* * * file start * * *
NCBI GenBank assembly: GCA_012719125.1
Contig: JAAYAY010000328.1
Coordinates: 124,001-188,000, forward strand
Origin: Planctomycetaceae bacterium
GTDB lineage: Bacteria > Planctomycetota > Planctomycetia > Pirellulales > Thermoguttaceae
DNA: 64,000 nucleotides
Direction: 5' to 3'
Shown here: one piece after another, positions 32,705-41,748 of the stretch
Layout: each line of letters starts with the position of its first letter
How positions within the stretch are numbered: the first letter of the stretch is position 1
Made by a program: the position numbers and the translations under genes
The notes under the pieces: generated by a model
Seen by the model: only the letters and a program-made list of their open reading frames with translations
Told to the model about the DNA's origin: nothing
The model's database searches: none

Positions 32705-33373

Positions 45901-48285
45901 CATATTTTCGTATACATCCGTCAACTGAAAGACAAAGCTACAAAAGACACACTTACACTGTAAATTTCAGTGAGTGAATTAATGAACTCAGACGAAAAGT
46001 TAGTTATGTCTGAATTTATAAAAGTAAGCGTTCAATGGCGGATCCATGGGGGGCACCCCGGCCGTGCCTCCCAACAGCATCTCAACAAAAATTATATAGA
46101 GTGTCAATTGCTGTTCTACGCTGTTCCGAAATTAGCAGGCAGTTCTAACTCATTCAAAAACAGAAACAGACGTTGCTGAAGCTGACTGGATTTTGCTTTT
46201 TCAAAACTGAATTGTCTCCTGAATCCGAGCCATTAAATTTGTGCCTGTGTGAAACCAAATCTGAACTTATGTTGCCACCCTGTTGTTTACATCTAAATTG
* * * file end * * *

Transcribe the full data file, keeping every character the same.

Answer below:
NCBI GenBank assembly: GCA_012719125.1
Contig: JAAYAY010000328.1
Coordinates: 124,001-188,000, forward strand
Origin: Planctomycetaceae bacterium
GTDB lineage: Bacteria > Planctomycetota > Planctomycetia > Pirellulales > Thermoguttaceae
DNA: 64,000 nucleotides
Direction: 5' to 3'
Shown here: one piece after another, positions 32,705-41,748 of the stretch
Layout: each line of letters starts with the position of its first letter
How positions within the stretch are numbered: the first letter of the stretch is position 1
Made by a program: the position numbers and the translations under genes
The notes under the pieces: generated by a model
Seen by the model: only the letters and a program-made list of their open reading frames with translations
Told to the model about the DNA's origin: nothing
The model's database searches: none

Positions 32705-33373

Positions 45901-48285
45901 CATATTTTCGTATACATCCGTCAACTGAAAGACAAAGCTACAAAAGACACACTTACACTGTAAATTTCAGTGAGTGAATTAATGAACTCAGACGAAAAGT
46001 TAGTTATGTCTGAATTTATAAAAGTAAGCGTTCAATGGCGGATCCATGGGGGGCACCCCGGCCGTGCCTCCCAACAGCATCTCAACAAAAATTATATAGA
46101 GTGTCAATTGCTGTTCTACGCTGTTCCGAAATTAGCAGGCAGTTCTAACTCATTCAAAAACAGAAACAGACGTTGCTGAAGCTGACTGGATTTTGCTTTT
46201 TCAAAACTGAATTGTCTCCTGAATCCGAGCCATTAAATTTGTGCCTGTGTGAAACCAAATCTGAACTTATGTTGCCACCCTGTTGTTTACATCTAAATTG